Third Party & Independents Archives

Harvard's Black Mass Reenactment "Culturally Significant"?

An uncomfortable topic, I know, but bear with me: the Harvard Extension Cultural Studies Club will reenact a Black Mass early next week. Before there’s a barrage of protest, let’s approach the issue calmly.

First, what do you know about Black Masses? Is there any historical significance to a Black Mass? Is there enough historical significance to a Black Mass to justify a reenactment?
In reality, there isn't. Most historical evidence of Black Mass comes from literature rather than record. Rumors do not create reality. In the case of the Black Mass, there is no single set of "instructions" in how to conduct one, nor is there real evidence showing these Masses had any real influence.

The sources for these ceremonies come from infamous witch-hunting manuals in the 15th century, the perverse writings of Marquis de Sade, wall murals painted by de Goya as he slowly went mad and William Peter Blatty's The Exorcist. Not one reliable or credible source.

Does that suspicious combination of sources make a Black Mass so historically significant that a university should risk its reputation and revenue to reenact one? If I were on Harvard's board of trustees, I would undoubtedly say no.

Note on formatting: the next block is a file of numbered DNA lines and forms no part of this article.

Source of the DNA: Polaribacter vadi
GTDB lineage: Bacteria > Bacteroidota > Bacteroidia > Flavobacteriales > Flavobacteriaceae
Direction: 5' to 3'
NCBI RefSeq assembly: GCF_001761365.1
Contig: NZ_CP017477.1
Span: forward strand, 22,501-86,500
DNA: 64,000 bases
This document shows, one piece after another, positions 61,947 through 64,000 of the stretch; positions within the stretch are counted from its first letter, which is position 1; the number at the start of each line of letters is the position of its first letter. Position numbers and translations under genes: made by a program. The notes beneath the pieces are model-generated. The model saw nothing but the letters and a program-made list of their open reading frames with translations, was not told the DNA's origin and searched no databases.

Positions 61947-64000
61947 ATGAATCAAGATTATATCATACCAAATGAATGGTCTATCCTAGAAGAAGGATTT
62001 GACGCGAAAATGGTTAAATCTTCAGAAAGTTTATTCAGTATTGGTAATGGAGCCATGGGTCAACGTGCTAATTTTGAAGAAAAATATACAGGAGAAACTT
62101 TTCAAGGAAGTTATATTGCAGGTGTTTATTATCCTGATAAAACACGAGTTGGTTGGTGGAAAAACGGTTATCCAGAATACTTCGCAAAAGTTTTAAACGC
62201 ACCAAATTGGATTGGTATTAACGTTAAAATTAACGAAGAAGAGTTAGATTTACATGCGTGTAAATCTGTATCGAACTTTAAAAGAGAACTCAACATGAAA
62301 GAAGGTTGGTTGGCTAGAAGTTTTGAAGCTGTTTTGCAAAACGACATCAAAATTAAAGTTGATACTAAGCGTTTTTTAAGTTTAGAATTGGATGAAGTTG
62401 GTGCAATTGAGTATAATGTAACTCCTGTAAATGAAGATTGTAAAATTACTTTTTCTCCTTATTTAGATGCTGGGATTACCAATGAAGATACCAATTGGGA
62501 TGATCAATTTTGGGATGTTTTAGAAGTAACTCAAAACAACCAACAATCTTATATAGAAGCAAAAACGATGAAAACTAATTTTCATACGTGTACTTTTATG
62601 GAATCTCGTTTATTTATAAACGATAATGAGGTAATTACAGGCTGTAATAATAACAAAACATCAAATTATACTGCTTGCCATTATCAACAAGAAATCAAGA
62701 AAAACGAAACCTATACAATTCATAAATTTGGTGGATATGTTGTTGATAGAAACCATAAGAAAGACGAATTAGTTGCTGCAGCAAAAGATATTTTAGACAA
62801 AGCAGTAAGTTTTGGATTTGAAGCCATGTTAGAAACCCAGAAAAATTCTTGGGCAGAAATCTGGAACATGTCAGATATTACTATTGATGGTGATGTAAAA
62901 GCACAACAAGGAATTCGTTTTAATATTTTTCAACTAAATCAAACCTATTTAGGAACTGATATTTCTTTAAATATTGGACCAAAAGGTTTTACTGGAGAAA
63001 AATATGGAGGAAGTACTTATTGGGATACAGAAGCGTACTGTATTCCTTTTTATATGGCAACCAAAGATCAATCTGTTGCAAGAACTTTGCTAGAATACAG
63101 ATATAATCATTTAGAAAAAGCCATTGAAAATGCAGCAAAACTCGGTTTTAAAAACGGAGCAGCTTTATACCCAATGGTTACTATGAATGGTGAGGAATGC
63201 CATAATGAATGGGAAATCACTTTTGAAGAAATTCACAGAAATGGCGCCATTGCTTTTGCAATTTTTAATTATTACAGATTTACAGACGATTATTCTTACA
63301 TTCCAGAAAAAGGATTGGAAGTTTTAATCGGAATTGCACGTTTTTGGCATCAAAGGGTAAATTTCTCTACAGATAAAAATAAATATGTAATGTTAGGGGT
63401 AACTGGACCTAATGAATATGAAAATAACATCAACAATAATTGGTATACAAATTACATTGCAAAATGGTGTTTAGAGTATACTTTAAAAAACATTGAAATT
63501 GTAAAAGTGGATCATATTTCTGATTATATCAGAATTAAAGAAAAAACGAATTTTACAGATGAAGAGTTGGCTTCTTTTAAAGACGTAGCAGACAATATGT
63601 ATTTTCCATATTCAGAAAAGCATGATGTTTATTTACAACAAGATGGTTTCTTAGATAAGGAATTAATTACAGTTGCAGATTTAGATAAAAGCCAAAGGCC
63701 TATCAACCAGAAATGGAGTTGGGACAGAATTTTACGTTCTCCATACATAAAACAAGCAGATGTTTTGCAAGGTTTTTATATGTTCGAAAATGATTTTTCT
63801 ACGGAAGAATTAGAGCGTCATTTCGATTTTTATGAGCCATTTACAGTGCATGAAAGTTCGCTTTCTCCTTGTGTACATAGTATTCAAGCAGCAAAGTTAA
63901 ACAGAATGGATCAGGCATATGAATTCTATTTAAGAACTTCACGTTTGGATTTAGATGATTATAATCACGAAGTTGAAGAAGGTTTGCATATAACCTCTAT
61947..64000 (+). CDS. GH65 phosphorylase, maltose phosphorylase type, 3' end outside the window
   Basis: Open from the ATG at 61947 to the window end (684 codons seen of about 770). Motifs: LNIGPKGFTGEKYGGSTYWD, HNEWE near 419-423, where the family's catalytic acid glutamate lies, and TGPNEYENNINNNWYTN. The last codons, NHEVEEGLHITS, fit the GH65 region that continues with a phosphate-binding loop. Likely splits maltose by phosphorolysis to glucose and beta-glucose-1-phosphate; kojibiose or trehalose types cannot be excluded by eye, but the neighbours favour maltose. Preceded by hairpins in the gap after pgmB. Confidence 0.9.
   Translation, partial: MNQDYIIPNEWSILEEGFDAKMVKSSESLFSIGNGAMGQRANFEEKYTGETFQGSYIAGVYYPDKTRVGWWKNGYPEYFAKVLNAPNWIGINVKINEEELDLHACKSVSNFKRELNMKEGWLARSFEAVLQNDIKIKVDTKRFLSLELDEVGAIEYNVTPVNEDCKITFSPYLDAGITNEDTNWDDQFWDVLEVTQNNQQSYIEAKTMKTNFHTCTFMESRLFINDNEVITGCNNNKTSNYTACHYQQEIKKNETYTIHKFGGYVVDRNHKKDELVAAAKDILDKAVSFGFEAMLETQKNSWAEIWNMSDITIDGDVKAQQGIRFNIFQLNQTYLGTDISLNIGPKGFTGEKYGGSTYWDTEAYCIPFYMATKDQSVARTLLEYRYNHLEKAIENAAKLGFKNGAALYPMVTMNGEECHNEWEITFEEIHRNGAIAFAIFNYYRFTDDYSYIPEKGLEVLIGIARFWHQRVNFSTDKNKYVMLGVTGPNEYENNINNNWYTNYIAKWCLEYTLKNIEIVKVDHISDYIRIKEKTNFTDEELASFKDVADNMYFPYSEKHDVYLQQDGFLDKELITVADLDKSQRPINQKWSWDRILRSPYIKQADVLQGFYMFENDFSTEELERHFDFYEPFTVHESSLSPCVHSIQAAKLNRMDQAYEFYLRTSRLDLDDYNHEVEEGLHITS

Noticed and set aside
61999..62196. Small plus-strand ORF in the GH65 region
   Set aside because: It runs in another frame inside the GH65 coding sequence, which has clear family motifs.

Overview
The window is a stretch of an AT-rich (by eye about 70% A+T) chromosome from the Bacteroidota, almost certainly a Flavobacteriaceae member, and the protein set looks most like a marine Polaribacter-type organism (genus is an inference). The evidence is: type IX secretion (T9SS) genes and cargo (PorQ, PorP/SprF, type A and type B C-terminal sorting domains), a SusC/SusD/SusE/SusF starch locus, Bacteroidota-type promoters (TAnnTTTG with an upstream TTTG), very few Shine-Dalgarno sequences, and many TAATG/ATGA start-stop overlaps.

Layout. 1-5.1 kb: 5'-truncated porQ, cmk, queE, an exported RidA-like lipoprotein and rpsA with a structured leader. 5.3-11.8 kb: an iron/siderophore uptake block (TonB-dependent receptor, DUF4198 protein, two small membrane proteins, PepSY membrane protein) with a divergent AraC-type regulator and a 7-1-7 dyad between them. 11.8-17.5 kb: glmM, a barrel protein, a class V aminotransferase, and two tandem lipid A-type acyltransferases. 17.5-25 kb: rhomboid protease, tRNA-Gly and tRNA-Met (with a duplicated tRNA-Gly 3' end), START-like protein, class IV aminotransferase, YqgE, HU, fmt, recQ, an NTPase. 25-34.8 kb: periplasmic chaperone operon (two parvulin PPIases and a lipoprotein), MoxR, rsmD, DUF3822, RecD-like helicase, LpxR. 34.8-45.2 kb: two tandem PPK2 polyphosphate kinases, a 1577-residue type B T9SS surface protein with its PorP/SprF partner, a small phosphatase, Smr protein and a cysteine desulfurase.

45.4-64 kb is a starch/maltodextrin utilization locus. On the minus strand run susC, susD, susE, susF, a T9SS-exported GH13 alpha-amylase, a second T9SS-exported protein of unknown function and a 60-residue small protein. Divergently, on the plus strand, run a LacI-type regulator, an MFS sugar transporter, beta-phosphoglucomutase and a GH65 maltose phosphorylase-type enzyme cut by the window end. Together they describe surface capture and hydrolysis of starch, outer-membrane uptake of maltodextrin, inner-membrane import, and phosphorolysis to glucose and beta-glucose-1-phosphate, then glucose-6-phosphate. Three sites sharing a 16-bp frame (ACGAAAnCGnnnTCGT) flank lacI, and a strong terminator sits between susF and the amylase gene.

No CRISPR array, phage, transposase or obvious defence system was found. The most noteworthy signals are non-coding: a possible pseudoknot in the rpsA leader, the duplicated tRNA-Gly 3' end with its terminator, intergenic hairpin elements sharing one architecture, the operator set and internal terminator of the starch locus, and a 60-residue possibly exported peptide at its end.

Officially, the club's purpose is to "learn and experience the history of different cultural practices." No, it's not. The club's purpose here was to choose the most inflammatory act possible and then perform it, attracting attention and creating controversy. Maybe the club wants pageviews to bring in revenue. It doesn't matter. The anger such a disturbing and cultural insignificant act creates is not worth the educational prospects. In Boston, it has instigated a torrent of outrage, including an official denouncement from the Catholic Church. It has disturbed the community, church-goers, religious officials and academics. Harvard's official position is as bland as stale cereal: the school simply says it supports the rights of its students and faculty.

There's religious freedom in the US, and that means the right to perform religious rites deemed offensive to others. But, in this case, Harvard University needs to step in and prevent a thoughtless group of kids from frightening an entire community. I'm sure school officials can persuade them.

Posted by TimBean at May 12, 2014 7:11 PM
Comment #378327

Harvard would, most likely, step in if they were having a Catholic Mass. But yes, something that will incite anger and tweek sensibilities is promoted and advertised, picked up on in the media, talked about endlessly, the manufactured outrage will be portrayed over and over.